Ridgway, like Barber, draws heavily upon John Mansfield's work (The Robe of Athena and the Panathenaic "Peplos", PhD diss. Berkeley 1985). She attempts to trace Athena's "sculptural imagery through time, but primarily in the main period of the Akropolis' greatness, from ca. 700 to ca. 400" (119). A Geometric temple seems to have existed to house the ancient wood statue that was the focus of the Panathenaic festival; the accoutrements of this statue are listed in fourth-century inventories, making it almost "tangible" (120), but whether it was seated or standing is unclear. It is likely to have been quite small and therefore portable (122). In early Classical times the naiskos now identified as having existed in the north pteron of the Classical Parthenon may have housed another image of Athena, perhaps the Parthenos, "different from the Polias, even if not as venerable" (125), while the Polias itself may have been housed in a temporary wooden structure "for which vague traces may remain" to the north of the Parthenon; after the building of the "Erechtheion", it was placed in the east part of this structure (126-127). Small bronzes of ca. 530-470, instead of representing the Parthenos or the Promachos, were inspired by the Gigantomachy pediment and by vase-paintings, and may represent the Pallas, which Athenians believed to be the Palladion taken from Troy and which lived somewhere else in the City (129-130). The "Hekatompedon" Temple may have been the first on its site, so that any cult-statue of the Parthenos would have been made for the occasion: R. believes that at least two of the Akropolis korai, the Antenor Kore of ca. 530-520 and Akropolis 669, may represent this type, the former helmeted in a manner seeming to anticipate the triple-crested helmet of Pheidias' Parthenos (131-133). Another image of Athena is that of the Nike Bastion, which may be represented in the "Pomegranate Kore" of ca. 560-550 (135-137; R. believes that the Akropolis Korai all represent divinities, not humans). Other images discussed briefly are the Hygieia, Ergane, Mourning and Lemnia Athenas (137-141), the latter perhaps represented in the current exhibition on an amphora by the Berlin Painter (Cat. 15) and by the Medici Athena (Cat. 59). Some of this discussion, despite its undeniable value, seems out-of-place in the context of the Panathenaia.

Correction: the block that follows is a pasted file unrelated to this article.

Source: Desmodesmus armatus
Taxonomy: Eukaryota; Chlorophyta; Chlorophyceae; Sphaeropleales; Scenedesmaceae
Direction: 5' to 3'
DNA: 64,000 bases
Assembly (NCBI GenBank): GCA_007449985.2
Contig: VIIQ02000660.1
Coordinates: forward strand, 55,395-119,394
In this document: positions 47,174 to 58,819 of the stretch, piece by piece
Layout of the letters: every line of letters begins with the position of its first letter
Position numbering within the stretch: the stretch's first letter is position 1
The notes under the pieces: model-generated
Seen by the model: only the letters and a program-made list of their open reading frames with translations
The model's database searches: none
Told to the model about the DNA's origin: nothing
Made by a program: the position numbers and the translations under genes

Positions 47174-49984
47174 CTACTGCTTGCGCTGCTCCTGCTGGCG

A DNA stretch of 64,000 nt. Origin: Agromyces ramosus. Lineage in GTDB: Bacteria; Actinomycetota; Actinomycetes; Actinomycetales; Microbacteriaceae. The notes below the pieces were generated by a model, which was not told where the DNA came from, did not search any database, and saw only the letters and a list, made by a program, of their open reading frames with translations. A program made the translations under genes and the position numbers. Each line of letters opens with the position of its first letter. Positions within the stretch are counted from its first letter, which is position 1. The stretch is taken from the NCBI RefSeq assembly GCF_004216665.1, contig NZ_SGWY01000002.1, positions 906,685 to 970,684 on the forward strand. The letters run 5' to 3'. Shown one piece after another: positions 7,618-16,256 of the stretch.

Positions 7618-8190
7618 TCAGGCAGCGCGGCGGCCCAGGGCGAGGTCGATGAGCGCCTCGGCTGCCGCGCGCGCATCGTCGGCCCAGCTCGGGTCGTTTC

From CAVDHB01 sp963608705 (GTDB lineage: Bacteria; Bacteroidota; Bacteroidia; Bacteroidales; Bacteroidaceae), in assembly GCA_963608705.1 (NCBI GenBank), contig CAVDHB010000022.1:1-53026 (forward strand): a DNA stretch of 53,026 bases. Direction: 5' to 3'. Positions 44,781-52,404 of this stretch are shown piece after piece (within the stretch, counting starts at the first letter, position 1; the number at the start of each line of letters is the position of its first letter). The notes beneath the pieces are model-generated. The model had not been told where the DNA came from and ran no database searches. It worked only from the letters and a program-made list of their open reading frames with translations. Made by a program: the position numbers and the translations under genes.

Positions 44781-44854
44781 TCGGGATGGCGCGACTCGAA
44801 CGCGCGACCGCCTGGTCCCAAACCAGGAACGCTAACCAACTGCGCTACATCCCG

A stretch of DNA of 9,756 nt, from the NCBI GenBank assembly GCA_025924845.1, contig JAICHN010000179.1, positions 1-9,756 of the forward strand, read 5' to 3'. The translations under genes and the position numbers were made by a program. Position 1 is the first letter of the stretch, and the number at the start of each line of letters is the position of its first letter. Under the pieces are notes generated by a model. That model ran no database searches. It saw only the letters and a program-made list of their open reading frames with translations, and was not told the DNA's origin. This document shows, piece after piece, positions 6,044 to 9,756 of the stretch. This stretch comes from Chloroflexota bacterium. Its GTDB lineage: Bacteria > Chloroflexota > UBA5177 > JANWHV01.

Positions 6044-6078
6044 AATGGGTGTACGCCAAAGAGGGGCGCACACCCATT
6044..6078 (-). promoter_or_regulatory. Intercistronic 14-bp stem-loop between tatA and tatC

Many of the objects discussed here have previously figured in general histories of Greek athletics and of the Olympic Games. Indeed, in this field, as in almost every aspect of Classical Greece, the evidence from Athens predominates. It is good to see the Panathenaia at last being given their due.